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Old Trail Log
Rob Williams
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08/15/2014 - 5:38 pm
Member Since: 09/20/2009
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A quick note to let everyone know (if you are interested).  A scanned copy of an un-dated trail log - I'm guessing it was from the 40's or 50's.  You can download a copy here:

http://www.trailadvocate.org/s.....ilLogs.pdf

Doug Firman
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08/15/2014 - 6:26 pm
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Outstanding find, Rob!  Thanks for sharing this.

Rob Williams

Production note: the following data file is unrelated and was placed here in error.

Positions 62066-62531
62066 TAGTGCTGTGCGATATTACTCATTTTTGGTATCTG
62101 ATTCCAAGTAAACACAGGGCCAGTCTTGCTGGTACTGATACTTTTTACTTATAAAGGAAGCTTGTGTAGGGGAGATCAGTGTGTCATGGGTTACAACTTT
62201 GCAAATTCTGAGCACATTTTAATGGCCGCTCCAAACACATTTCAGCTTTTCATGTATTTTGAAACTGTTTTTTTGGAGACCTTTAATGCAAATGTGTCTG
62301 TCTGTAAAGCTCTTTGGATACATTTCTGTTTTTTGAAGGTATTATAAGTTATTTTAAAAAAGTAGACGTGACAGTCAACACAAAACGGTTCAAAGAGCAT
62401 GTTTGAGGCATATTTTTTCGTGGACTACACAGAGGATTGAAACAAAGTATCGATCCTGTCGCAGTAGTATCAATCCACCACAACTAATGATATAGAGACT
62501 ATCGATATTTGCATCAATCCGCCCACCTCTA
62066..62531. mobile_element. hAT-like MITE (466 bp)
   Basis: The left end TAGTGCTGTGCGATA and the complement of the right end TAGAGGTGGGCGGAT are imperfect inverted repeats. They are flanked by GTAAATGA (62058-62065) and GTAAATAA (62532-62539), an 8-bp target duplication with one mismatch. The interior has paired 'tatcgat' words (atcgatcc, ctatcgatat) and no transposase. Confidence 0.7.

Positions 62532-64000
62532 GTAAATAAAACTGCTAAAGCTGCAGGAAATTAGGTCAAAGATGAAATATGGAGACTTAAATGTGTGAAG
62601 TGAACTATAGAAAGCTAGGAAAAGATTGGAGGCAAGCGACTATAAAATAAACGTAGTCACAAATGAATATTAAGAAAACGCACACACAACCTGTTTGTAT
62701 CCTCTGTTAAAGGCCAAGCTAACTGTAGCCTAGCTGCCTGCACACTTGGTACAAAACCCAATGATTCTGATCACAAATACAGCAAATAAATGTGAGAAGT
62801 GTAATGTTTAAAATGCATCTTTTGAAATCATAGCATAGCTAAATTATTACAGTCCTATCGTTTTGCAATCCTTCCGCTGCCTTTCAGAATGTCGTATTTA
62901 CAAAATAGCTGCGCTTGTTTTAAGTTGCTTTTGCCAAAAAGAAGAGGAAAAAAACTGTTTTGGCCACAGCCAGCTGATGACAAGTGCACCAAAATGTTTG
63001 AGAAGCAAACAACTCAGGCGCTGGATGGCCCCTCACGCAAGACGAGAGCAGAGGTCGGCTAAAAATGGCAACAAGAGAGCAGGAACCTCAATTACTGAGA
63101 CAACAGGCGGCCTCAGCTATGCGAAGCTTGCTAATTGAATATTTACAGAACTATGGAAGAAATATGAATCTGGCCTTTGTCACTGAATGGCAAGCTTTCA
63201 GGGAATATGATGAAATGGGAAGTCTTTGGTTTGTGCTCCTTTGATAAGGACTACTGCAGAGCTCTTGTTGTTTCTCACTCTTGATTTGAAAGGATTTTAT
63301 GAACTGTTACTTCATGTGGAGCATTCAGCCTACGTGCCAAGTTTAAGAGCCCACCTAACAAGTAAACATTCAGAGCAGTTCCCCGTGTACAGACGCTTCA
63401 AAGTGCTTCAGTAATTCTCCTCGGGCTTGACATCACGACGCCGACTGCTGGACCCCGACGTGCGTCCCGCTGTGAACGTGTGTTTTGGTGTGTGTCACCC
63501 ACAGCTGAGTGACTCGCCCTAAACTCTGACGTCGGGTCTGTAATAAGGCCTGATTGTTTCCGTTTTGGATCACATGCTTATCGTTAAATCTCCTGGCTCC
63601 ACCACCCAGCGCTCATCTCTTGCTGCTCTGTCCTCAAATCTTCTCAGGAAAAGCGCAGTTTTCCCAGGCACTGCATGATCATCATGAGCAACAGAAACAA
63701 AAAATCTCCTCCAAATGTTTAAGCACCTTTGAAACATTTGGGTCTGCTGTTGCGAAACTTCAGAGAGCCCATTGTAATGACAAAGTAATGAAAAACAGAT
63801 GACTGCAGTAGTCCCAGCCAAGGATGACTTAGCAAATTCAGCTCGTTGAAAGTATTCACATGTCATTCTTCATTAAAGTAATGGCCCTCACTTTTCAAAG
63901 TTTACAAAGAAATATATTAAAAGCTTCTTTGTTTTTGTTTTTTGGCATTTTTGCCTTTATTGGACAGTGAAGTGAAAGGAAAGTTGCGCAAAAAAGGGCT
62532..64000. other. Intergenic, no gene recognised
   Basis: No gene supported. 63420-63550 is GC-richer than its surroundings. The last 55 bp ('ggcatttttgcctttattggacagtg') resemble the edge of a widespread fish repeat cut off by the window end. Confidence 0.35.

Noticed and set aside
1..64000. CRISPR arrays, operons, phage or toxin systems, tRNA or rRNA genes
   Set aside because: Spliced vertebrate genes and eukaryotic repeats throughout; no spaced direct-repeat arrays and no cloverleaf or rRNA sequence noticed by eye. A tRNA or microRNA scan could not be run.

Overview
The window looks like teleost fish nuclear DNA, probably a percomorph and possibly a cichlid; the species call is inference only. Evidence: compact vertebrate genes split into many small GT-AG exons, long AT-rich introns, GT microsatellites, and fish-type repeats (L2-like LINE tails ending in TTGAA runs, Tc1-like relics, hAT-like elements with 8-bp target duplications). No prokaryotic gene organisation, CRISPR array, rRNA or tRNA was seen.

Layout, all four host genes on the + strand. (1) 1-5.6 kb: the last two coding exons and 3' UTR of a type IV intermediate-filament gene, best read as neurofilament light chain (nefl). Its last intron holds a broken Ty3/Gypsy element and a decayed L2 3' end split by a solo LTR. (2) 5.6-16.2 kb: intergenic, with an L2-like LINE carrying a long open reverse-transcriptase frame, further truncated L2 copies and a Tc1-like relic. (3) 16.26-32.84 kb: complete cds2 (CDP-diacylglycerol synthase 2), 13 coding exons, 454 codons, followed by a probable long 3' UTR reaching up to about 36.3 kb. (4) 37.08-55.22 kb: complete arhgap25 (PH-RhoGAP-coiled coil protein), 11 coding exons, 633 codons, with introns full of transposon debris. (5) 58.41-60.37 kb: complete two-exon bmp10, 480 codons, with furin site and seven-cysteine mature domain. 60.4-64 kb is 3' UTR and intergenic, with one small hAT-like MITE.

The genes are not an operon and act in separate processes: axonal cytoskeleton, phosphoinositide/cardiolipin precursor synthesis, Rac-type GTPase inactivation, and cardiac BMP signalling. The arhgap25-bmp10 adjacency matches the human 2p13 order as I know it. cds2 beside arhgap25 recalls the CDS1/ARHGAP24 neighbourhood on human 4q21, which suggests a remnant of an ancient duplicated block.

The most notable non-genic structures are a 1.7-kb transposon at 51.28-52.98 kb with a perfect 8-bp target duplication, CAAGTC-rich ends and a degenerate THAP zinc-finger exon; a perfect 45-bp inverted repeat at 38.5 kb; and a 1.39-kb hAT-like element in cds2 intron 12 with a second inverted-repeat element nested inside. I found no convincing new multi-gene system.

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08/15/2014 - 8:00 pm
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There should be more stuff forthcoming as we sift through things we found during our last visit.  Paul and I will be heading back to look at more stuff at some point in the future.   There is a LOT of stuff to look through - some interesting, some not so much so.

One name keeps popping up - H. Rondthaler (I think I spelled that correctly) - I guess his nickname was Rhondy?  He seems to have been a real steward of the trails in the 70's and 80's.

Paul Turner
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08/17/2014 - 2:43 pm
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Rob Williams said
[...]

One name keeps popping up - H. Rondthaler (I think I spelled that correctly) - I guess his nickname was Rhondy?  He seems to have been a real steward of the trails in the 70's and 80's.